Hi all, thanks for the responses!
@jarancio: Thanks! I completely forgot about shared Zotero libraries, even though I use Zotero for myself all the time! I suppose we can create a shared library there as an “index” to keep track of the disparate pieces of knowledge that builds up all over the place. IIRC Zotero has types for forum threads, multimedia resources, software, reports, etc. in addition to the usual suspects like academic papers. I am also a fan of Low-Tech Magazine.
I echo @Markos’s sentiment of the digital dark age. I feel like recorded knowledge has actually become more ephermeral now, because in the past if things are on paper - like books - they can last a loooong time but now not so much… This is why I love the Internet Archive. In fact, we could archive some GOSH outputs there, too. I vaguely remember @hikinghack saying something about storing things there but I might be wrong.
@marinappdf: Thanks for linking to that paper, it articulates so well many of my worries that I haven’t been able to focus and communicate. It’s very true that the problem isn’t just about which tools we use to organise and archive our collective knowledge, but also that we need people to do the task. I don’t have a good solution in mind, but that’s why I wanted to at least begin a reflection.
I think wikis were discussed in the other thread about self-hosted/open source apps for GOSH, and the problem we identified was that it takes a lot of effort and dedicated people to maintain/organise…
@solstag: Good point about defining what is “knowledge”. I think what I’m trying to get at is that there is a lot of informal “know-how” that comes from the conversations in GOSH, such as discussions in this forum or elsewhere. We learn a lot from this but it’s easy for this kind of knowledge to get lost. For example (and I know this is not an open science hardware-specific example), we had a long forum thread about election voting methods. We collectively learned something from that discussion, but eventually that thread will be buried deep in this forum. Most of us would have forgotten where it is, and eventually no one will even remember that the discussion took place or that we’ve investigated and learned about the different solutions. In other words, even if a forum thread or GitLab/GitHub issue technically exists, after enough time no one remembers that it’s there or what we learned from it. Basically, that knowledge is effectively “lost”. Having good organisation and archiving of more “formal” knowledge, such as papers or the publications on the GOSH website are already hard, but for informal, ad-hoc knowledge production it is even more difficult!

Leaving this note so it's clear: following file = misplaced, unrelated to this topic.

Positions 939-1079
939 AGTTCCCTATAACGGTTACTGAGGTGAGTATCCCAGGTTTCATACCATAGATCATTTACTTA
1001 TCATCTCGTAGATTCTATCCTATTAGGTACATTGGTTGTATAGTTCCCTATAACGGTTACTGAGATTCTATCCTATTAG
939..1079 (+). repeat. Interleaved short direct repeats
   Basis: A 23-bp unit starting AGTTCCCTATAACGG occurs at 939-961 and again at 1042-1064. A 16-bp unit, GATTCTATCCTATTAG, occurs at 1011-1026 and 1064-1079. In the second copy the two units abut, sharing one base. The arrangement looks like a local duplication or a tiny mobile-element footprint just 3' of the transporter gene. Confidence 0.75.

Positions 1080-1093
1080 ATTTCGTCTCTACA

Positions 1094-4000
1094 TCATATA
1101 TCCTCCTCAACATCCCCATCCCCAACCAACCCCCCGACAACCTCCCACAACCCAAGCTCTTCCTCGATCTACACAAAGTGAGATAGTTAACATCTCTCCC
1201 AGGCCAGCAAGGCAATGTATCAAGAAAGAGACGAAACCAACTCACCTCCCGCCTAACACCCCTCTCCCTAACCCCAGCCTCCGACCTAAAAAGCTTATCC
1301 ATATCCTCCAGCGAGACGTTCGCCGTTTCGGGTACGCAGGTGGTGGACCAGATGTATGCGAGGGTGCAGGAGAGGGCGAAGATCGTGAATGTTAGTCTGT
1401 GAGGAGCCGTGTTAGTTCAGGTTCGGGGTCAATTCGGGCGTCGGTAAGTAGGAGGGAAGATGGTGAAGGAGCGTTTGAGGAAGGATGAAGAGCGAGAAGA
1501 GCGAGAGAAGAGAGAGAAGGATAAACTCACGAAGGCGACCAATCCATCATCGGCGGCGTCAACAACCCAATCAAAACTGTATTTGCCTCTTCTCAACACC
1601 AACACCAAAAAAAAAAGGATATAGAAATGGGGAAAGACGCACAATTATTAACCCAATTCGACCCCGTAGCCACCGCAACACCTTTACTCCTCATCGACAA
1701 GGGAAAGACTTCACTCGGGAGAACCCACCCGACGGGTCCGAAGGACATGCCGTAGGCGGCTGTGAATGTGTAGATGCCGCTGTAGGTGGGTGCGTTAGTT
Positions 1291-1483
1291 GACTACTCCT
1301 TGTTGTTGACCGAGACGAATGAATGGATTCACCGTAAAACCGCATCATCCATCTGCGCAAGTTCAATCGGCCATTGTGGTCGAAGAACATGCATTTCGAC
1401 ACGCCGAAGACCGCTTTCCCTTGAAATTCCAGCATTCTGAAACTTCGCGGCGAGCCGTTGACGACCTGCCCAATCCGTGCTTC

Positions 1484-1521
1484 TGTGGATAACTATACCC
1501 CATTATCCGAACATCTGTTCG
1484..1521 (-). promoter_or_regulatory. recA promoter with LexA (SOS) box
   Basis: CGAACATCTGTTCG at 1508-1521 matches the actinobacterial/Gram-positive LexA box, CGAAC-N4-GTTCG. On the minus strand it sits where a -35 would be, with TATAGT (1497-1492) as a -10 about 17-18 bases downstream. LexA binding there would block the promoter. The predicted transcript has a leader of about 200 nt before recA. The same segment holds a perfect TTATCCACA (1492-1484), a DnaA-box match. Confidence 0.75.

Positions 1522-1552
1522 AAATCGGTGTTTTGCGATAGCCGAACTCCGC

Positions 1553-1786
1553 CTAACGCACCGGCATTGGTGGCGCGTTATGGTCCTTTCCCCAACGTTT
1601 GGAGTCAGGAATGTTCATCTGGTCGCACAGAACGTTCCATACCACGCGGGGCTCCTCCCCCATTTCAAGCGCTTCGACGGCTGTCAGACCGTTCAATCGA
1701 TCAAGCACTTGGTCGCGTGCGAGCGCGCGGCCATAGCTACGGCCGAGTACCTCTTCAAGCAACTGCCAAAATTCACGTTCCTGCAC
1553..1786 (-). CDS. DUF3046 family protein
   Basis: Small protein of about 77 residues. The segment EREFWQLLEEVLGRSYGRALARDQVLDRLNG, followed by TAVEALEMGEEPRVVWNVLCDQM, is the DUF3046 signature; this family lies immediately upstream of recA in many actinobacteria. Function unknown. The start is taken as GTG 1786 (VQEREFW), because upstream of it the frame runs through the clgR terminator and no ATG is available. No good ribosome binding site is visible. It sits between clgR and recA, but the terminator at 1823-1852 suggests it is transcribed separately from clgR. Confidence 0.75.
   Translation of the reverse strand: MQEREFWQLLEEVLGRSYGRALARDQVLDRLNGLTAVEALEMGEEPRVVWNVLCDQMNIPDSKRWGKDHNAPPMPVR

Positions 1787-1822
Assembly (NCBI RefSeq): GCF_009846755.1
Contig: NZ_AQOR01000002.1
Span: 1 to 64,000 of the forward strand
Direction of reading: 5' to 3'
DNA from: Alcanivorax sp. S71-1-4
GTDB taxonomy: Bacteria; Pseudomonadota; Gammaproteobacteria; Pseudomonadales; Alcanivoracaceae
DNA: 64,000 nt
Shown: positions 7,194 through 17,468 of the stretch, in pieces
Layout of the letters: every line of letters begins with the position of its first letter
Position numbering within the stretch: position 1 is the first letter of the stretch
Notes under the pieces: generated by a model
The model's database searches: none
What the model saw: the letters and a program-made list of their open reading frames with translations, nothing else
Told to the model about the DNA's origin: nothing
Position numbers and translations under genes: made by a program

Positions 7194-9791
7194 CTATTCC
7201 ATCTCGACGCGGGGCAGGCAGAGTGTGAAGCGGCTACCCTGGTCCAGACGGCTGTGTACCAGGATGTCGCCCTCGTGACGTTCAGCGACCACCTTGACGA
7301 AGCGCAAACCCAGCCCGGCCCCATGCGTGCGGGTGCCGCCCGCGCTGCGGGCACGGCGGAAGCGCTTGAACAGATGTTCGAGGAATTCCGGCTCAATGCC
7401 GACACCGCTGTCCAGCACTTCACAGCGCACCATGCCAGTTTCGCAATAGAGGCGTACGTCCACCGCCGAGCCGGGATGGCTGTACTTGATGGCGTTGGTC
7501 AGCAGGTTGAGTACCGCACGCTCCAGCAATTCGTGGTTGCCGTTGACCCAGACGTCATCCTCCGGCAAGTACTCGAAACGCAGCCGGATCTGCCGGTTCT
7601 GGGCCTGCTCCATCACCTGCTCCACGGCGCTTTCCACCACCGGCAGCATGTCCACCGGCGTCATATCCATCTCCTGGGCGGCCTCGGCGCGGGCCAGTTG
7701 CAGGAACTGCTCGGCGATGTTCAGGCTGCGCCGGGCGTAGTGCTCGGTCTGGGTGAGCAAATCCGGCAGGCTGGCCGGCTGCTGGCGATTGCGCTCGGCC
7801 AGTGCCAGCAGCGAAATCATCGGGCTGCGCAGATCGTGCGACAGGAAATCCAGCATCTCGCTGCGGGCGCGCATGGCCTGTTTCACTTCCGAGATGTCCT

From what I can tell, looks like:
A shared Zotero library (I think they’re called Zotero Groups?) might serve as an index to track various “pieces” of knowledge that are all over the place.
But in addition to having good tools, a bigger challenge might be having the people to collect, organise, and archive that knowledge.
I suppose something we could try is to simply start experimenting with different solution. Try starting a Zotero group/library to track our knowledge and see how hard it is. Maybe play around with a wiki. And once we’ve organised something, we could try to make a separate archive with Kiwis as @jmwright suggested. I don’t really know…
I am also really curious how other organisations have tried (and failed?) to track their learnings/knowledge???